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Ayn Rand Conservatism at Work -- Firefighters Let Family's House Burn Down Because Owner Didn't Pay $75 Fee

Talk of limited government is appealing until you see what it actually means in practice: a society in which it's every man for himself.

Thanks to 30 years of right-wing demagoguery about the evils of “collectivism” and the perfidy of “big government” -- and a bruising recession that’s devastated state and local budgets -- we’re getting a peek at a dystopian nightmare that may be in our not-too-distant future. It’s a picture of a society in which “rugged individualism” run amok means every man for himself.

Call it Ayn Rand’s stark, anti-governmental dream come true, a vision that last week turned into a nightmare for Gene Cranick, a rurual homeowner in Obion County, Tennessee. Cranick hadn’t forked over $75 for the subscription fire protection service offered to the county’s rural residents, so when firefighters came out to the scene, they just stood there, with their equipment on the trucks, while Cranick’s house burned to the ground. According to the local NBC TV affiliate, Cranick “said he offered to pay whatever it would take for firefighters to put out the flames, but was told it was too late. They wouldn't do anything to stop his house from burning.”

The fire chief could have made an exception on the spot, but refused to do so. Pressed by the local NBC news team for an explanation, Mayor David Crocker said, “if homeowners don't pay, they're out of luck.”

Ironically, Obion County describes itself as a “progressive community.” In a recent report ( PDF), town officials wrote:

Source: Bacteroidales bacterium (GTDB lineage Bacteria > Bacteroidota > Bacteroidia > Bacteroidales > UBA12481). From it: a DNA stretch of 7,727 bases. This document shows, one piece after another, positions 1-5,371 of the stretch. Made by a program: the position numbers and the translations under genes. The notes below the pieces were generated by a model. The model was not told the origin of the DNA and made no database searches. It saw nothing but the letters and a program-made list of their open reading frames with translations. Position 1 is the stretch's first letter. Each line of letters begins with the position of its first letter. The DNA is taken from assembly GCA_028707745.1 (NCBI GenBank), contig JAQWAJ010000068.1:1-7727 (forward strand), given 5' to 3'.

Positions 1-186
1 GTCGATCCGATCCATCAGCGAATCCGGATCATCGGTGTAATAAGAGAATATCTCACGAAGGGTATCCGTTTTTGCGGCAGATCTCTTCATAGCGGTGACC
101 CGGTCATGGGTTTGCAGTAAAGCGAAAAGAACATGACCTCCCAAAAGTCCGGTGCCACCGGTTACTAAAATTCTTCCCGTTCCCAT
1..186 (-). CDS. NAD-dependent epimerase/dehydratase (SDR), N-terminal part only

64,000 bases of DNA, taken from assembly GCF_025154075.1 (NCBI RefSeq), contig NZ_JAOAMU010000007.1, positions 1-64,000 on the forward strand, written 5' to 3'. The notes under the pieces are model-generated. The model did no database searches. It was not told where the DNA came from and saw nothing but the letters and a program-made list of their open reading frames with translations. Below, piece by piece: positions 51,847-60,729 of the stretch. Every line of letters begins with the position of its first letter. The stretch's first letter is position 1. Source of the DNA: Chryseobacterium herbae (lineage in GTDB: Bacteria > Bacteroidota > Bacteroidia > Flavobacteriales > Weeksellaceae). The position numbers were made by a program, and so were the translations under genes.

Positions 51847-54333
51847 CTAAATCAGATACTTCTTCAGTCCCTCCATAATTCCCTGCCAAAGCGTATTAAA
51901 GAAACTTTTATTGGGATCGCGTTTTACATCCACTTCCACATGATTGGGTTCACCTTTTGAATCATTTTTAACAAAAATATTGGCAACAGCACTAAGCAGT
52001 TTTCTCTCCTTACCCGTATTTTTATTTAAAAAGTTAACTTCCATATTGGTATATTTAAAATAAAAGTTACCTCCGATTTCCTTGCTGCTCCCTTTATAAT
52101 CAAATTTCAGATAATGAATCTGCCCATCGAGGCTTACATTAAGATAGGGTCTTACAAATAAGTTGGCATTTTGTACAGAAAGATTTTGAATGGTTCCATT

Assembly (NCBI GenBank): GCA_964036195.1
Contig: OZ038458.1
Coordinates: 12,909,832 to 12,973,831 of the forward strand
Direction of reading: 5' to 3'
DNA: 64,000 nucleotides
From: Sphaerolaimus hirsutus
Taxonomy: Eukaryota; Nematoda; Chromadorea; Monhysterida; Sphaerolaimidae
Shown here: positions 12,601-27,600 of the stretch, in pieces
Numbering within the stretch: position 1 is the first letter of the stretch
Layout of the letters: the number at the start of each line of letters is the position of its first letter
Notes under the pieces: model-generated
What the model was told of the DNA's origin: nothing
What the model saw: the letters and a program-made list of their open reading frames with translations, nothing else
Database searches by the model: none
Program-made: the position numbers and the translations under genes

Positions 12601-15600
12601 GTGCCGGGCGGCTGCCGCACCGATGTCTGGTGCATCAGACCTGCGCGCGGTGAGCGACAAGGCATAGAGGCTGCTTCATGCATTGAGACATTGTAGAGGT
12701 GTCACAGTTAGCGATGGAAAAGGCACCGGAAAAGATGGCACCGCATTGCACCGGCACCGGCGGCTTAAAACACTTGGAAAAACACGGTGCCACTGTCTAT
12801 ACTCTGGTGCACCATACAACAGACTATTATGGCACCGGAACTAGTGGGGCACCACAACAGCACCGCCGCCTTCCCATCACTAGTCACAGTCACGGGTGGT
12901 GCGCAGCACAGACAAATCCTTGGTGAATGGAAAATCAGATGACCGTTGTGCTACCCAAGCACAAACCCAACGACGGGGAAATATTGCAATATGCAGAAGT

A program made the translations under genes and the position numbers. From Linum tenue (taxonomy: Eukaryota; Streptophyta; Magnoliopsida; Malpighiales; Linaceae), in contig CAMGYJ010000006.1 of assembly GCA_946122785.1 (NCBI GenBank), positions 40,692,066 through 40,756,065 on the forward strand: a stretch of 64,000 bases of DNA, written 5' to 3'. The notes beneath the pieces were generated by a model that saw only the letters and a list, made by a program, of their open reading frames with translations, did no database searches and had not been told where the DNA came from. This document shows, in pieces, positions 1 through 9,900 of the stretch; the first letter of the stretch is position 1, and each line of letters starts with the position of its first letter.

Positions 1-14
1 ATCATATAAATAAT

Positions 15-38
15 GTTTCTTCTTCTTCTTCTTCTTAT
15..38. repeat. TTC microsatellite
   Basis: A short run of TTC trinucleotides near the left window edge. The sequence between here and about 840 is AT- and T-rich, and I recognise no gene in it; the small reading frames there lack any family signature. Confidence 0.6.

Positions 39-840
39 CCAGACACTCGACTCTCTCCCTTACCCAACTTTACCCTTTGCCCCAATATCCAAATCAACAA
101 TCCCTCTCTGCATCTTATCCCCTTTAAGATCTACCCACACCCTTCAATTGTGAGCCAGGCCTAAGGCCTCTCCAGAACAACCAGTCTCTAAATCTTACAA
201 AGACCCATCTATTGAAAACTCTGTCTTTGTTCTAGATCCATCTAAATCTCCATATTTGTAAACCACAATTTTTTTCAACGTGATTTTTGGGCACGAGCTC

We continue to recruit new industry .... We’re building new roads and new schools and making improvements in health care, law enforcement and tourism. The implementation of a Regional Airport, the construction of the I-69 corridor through Obion County and improvements to our local infrastructure reflect the commitment of our county commissioner and municipal officials.

But last December, a county commission on which every member is a Republican voted to rescind a resolution passed years earlier that would have established a countywide fire department. Their rationale was, of course, the need to keep taxes low, but according to the county commission report, that decision was penny wise but pound foolish. “Because there is no operational county fire department,” the officials noted, “Obion County has missed the opportunity to actively pursue receipt of FEMA Assistance to Firefighters Grants (AFG) and Community Development Block Grants (CDBG), which could amount to hundreds of thousands of dollars of funding.”

Firefighting is perhaps the most frequently cited example of a good that the private sector simply isn’t suited to provide. We now deem the task of putting out fires a “public good” -- something individuals can’t decide to forgo without the potential of hurting others. But as I note in my new book, The Fifteen Biggest Lies About the Economy, it wasn’t always so. In the early years of our Republic, in cities like Boston and New York, small, privately operated fire brigades vied for property-owners’ business. You’d pay a small fee, and they’d give you a placard to hang on your door identifying you as a client. If a fire did break out, the company would—in theory, anyway—come and douse the flames.

It was a libertarian wet dream, but it was utterly disastrous. Sometimes, several fires broke out simultaneously. Small, independent fire companies could respond to only one or two at a time—they were constrained by their own limited personnel and equipment. It wasn’t profitable to maintain the capacity to deal with a rare occurrence like multiple fires breaking out at once; if a fire company did devote the resources necessary to maintain that capacity, it would then be at a competitive disadvantage with its rivals. That’s why in the modern world, if a massive fire breaks out, fire companies from across a municipality can respond together, specifically because they’re notin competition.

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